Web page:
Potentially Disqualifying, Waivers Allowed:
Bee or insect allergy
History of psychological or psychiatric care
History of certain cancers
For conditions or medical history specific to your situation, your recruiter can guide you through the process to verify eligibility.
Marine OSOs are required to seek out the best and brightest of applicants. Part of this requirement is to commission applicants who possess the mental aptitude and ability to execute military duties and to lead Marines in combat. To quantify this requirement, OSOs will review test scores as necessary for applicable program:
ASVAB- Armed Services Vocational Aptitude Battery
SAT- Scholastic Assessment Test
ACT- American College Testing
ASTB- Aviation Selection Test Battery
LSAT- Law School Assessment Test
The ASVAB is utilized by each of the armed forces to evaluate the abilities of applicants. It is composed of multiple subtests which provide a variety of scores that tell the recruiter what Military Occupational Specialty an applicant is qualified for. The most important score is the AFQT, or Armed Forces Quality Test, and it provides recruiters an applicant score of out of a possible 99 points. Applicants are required to attain a minimum score of 74.
The SAT and ACT are each utilized to assess high school students and graduates for college admissions. The results of these tests can also be utilized by OSOs for applicant's packages for officer programs. Candidates who score less than 1000 on the SAT of 22 on the ACT require waiver. Both tests are not required for acceptance in a program. If an applicant one meets the standard with at least one of the two tests, the applicant may complete their application with the one acceptable score.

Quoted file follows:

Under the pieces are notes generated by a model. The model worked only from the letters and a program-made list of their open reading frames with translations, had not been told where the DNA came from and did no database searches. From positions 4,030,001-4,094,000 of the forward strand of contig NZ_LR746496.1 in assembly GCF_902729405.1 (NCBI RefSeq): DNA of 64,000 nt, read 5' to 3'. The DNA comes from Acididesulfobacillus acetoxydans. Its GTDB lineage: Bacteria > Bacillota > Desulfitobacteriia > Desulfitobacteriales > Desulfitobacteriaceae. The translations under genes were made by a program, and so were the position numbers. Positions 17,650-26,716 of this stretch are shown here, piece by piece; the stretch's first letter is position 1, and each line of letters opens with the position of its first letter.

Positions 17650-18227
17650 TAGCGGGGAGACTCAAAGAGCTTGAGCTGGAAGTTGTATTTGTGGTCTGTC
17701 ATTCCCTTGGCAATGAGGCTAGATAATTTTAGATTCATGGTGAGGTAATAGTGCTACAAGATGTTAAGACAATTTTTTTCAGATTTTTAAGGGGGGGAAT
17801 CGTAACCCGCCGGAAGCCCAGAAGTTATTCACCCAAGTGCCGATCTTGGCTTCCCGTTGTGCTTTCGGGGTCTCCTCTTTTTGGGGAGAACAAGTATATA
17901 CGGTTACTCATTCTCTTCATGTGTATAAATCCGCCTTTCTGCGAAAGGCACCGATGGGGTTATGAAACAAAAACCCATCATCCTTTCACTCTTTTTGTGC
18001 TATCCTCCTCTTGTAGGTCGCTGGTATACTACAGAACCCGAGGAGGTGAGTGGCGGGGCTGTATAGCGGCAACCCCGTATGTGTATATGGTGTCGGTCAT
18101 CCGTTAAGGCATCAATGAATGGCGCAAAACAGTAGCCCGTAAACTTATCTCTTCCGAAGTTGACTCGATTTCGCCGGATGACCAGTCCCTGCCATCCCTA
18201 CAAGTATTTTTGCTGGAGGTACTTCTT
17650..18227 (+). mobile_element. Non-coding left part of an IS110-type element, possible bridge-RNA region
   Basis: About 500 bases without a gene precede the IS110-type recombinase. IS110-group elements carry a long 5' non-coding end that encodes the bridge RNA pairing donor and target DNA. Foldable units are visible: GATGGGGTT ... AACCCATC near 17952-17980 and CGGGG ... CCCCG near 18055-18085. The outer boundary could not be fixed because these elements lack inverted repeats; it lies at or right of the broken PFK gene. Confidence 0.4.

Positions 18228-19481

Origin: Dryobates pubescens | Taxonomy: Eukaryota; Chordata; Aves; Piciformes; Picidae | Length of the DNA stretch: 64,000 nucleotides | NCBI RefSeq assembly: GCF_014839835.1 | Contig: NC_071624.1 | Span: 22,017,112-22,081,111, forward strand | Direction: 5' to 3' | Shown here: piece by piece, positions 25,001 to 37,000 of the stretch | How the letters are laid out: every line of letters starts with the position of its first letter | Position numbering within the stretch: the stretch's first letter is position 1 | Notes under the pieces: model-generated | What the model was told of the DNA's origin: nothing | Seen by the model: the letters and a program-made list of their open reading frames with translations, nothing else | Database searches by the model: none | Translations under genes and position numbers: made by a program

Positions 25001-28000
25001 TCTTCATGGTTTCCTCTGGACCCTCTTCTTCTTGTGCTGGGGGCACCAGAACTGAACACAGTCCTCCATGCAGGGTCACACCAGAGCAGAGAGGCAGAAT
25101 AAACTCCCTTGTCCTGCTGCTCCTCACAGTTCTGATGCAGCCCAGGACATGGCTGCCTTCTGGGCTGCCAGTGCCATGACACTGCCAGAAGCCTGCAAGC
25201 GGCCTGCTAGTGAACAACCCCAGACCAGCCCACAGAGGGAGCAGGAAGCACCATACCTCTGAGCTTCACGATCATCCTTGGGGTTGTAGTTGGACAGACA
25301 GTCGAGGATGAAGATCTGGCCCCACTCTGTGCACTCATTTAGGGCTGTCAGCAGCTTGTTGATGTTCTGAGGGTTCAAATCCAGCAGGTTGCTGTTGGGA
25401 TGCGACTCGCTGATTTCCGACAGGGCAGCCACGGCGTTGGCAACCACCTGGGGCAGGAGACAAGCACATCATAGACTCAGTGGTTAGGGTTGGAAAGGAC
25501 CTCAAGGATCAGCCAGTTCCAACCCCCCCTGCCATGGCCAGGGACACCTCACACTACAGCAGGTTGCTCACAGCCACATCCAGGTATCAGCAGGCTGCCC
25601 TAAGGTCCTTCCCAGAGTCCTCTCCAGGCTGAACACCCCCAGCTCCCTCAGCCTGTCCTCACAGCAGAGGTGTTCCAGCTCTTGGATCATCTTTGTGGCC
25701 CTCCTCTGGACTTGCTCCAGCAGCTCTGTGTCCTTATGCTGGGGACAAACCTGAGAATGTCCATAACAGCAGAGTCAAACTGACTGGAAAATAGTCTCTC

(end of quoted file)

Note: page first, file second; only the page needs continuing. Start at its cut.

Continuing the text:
The ASTTB is utilized to assess applicants for aviation programs. Applicants who complete this test receive four sets of scores; three of the scores are a 1-9 range, and the fourth score is a 20-80 point range. Applicants who receive a 1 in the 1-9 score range categories must receive a waiver approval from the Deputy Commandant for Aviation.
The LSAT is only utilized for Law program applicants. If any applicant received less than 150 on their LSAT, they must be currently accepted to a law school and have an accompanying qualifying test score (ASVAB, SAT, or ACT).